Today we celebrate the coming of the Christ light into the darkness of our world. Scandinavians, who live in deep darkness through the winter especially celebrate the coming of the light which overcomes the darkness of their world. Historically, December 13th, before changing to the Gregorian calendar, was the Winter Solstice, the longest night of the year. Thus, to rejoice in the coming of the Christ light, on December 13 the Swedes celebrate Lucia, a young Sicilian woman who lived in the reign of terror of the Emperor Diocletian.
The beautiful story of Lucia is of a young woman promised by her family to a young nobleman in marriage. As a new Christian believer who was zealous and strong in her new faith, Lucia took her dowry money to buy food and clothing for the Christians who were hiding in the catacombs during this time of persecution. She brought these alms under cover of darkness wearing a wreath of candles on her head to help her find her way in the catacombs. She refused to marry the young man who was not a believer and without a dowry this settled the matter. The noble family denounced Lucia to the authorities as a Christian. She was tortured and martyred. There are many gruesome stories of her martyrdom, one notably being that her eyes were put out and she was burned. Within the 4th century, the Emperor Constantine declared the Roman Empire to be Christian and persecution ceased. Lucia was made an early saint and martyr of the church.
How did Lucia, a young Sicilian martyr and saint become the patron saint of Scandinavia?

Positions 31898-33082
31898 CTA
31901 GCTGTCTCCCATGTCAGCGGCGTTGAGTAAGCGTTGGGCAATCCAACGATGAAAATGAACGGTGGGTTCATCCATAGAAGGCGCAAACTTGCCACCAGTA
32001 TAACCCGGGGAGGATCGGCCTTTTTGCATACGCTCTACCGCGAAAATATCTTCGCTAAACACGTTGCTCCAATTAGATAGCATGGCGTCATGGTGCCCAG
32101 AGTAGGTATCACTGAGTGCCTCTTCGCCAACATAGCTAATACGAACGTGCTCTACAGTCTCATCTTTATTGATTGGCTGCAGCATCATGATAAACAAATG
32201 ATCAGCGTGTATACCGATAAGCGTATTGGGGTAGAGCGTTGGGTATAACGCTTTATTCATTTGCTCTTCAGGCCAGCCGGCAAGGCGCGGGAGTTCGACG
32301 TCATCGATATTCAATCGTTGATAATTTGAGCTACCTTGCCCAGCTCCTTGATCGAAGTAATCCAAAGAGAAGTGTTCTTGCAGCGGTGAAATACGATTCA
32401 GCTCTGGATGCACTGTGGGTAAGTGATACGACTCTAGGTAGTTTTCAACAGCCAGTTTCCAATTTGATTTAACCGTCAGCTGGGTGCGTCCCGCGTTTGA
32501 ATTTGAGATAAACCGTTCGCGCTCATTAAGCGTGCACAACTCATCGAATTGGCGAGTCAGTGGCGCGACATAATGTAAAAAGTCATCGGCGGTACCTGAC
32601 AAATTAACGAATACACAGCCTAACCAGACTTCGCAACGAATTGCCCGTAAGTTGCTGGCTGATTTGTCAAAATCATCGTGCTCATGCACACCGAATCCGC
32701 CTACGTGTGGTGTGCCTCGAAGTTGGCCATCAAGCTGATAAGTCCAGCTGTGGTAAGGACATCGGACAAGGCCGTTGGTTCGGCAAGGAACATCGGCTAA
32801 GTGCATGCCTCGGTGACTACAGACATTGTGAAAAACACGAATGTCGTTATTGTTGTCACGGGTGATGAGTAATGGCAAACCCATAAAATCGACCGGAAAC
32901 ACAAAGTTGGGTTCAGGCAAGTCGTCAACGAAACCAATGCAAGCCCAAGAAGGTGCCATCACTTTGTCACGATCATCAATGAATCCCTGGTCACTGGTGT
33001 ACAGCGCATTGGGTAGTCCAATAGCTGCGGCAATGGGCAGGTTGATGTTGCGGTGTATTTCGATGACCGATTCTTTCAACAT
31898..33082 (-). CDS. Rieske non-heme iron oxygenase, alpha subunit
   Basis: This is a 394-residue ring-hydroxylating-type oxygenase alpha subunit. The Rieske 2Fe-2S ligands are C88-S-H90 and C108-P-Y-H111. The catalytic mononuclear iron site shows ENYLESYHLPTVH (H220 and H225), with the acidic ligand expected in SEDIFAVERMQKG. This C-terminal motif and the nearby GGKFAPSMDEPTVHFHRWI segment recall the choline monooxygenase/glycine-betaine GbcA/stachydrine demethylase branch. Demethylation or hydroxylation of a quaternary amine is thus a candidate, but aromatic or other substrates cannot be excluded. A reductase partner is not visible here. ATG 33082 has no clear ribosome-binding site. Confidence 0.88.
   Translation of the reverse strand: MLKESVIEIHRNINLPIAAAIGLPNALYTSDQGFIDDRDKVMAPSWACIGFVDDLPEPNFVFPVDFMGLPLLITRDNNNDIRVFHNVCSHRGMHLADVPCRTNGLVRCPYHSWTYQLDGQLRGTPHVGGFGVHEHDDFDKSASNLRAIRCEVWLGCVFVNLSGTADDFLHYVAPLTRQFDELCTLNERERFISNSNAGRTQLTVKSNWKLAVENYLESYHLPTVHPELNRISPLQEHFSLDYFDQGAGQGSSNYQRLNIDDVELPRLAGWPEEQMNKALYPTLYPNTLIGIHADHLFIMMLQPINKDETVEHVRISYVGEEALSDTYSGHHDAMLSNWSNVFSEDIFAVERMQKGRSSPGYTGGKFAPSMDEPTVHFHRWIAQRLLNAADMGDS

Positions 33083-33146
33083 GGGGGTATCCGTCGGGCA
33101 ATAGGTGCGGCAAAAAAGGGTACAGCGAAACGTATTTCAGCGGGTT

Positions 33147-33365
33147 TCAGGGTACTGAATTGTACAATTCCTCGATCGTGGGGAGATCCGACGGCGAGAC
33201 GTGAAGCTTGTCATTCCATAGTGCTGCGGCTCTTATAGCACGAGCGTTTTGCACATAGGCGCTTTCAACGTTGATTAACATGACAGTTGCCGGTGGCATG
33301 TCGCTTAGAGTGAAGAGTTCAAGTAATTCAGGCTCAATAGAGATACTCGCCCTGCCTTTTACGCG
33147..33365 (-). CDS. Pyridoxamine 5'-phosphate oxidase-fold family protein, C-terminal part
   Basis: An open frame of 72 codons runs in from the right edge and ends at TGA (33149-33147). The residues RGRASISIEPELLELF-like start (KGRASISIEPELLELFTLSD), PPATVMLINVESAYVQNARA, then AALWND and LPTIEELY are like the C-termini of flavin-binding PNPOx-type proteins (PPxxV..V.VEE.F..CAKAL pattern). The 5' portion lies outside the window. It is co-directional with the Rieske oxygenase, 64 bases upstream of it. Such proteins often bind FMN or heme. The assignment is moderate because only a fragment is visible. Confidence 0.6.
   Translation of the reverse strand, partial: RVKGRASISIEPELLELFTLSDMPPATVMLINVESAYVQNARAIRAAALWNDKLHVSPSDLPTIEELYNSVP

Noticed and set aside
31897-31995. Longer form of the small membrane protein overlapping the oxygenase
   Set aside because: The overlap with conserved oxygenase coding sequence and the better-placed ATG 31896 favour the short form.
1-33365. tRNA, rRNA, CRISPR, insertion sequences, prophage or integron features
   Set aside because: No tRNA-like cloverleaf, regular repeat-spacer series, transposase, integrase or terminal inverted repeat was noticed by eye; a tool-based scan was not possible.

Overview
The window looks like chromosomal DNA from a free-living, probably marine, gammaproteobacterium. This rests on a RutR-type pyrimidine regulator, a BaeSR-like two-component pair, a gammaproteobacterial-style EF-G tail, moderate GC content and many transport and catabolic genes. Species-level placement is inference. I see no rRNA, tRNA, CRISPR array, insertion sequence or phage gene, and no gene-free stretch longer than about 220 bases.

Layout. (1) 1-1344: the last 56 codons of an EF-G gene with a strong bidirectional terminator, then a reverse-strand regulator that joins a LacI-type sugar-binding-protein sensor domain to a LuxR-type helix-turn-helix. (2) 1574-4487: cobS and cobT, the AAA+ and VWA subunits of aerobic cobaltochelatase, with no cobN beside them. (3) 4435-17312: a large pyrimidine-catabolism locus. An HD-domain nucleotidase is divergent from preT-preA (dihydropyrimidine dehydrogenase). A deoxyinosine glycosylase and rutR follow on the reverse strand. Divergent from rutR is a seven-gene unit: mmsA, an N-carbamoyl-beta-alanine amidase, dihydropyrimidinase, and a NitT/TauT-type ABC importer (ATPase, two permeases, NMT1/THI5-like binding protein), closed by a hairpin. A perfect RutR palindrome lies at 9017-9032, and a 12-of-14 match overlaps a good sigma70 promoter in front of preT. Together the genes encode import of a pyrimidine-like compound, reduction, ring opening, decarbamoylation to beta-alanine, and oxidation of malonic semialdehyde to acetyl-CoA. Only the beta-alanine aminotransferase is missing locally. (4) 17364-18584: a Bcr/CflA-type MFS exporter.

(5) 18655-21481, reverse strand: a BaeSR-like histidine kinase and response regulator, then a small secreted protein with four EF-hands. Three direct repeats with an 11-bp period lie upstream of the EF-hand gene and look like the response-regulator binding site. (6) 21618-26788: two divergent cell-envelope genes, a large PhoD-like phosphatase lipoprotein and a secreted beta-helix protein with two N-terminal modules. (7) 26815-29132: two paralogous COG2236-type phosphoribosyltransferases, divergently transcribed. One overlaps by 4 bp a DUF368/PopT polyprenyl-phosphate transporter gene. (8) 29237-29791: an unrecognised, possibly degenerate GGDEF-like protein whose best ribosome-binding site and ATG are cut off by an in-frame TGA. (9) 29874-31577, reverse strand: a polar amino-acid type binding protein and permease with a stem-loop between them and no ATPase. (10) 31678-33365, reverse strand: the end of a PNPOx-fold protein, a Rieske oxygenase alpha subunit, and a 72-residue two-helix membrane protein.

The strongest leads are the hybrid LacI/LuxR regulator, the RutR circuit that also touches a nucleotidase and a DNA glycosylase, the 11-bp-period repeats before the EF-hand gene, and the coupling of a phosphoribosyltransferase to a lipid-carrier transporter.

There is a lovely legend that goes like this…..A famine had come across the land and though the people were not starving , it was Christmastide and there was no sugar, no flour, no butter to make the special baked goods which the Swedes love, especially at Christmas. It was December 13th and the villagers had all gone to mass to celebrate the feast day of Santa Lucia. Upon returning home, outside the door of each home was a bag of sugar, flour and butter. It was a gift from heaven and it was declared a miracle of Santa Lucia! Lucia brought hope and light to these villagers of long ago. Through the centuries, the tradition has been kept by the oldest daughter of a family awakening during the dark to put on a halo of candles and go through her home awakening her family with coffee and Lucia buns. She sings a song with her sisters, the angels and her brothers, the star boys.
The song of Santa Lucia
“Forgotten by the sun, all earth wears winter’s gloom.
Darkness surrounds us all, shadows fill every room
Comes she with candles bright-who is this child of light?
Santa Lucia, Santa Lucia.”
John 1: 1-13
Pastor Joy Kulvicki